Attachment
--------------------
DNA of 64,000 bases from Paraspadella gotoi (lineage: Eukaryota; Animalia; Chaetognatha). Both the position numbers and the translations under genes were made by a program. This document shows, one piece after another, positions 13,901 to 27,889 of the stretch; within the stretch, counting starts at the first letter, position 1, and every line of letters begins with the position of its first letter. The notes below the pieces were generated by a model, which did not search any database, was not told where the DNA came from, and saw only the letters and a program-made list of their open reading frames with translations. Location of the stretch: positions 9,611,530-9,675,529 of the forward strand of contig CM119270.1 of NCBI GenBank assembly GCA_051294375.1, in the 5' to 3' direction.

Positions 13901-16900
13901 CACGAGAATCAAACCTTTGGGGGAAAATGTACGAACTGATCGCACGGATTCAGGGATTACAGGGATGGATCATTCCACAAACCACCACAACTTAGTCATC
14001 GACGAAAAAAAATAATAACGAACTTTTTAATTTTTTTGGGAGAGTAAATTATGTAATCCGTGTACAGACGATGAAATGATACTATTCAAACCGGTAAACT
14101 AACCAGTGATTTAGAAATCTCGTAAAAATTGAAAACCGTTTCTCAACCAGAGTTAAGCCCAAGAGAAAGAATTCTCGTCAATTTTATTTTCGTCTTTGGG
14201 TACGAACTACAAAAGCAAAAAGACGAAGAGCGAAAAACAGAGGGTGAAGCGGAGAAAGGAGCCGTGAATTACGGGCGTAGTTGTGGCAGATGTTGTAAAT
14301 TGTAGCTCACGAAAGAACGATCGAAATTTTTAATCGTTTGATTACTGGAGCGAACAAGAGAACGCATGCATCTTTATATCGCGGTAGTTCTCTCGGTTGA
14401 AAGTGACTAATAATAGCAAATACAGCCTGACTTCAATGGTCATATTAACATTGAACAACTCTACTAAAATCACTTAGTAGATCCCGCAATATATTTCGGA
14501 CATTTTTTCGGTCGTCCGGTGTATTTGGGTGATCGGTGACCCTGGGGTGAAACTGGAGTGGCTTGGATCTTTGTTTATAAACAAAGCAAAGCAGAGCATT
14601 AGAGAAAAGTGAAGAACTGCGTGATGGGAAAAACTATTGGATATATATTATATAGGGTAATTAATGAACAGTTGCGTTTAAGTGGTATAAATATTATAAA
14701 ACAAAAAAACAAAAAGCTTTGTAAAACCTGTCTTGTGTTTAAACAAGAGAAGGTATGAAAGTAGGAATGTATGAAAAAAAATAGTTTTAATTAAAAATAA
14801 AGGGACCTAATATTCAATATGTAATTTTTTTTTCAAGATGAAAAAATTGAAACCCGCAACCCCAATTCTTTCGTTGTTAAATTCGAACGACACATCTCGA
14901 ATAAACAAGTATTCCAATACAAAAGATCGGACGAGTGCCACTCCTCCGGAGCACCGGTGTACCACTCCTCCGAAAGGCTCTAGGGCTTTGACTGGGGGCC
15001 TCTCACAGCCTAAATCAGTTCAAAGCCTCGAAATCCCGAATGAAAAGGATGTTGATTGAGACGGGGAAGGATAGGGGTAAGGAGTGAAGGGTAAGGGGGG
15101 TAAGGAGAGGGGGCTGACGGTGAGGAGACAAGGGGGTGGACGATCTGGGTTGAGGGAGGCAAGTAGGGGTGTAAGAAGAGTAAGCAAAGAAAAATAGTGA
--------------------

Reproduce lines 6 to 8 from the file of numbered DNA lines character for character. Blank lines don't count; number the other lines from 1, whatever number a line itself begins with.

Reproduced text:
14201 TACGAACTACAAAAGCAAAAAGACGAAGAGCGAAAAACAGAGGGTGAAGCGGAGAAAGGAGCCGTGAATTACGGGCGTAGTTGTGGCAGATGTTGTAAAT
14301 TGTAGCTCACGAAAGAACGATCGAAATTTTTAATCGTTTGATTACTGGAGCGAACAAGAGAACGCATGCATCTTTATATCGCGGTAGTTCTCTCGGTTGA
14401 AAGTGACTAATAATAGCAAATACAGCCTGACTTCAATGGTCATATTAACATTGAACAACTCTACTAAAATCACTTAGTAGATCCCGCAATATATTTCGGA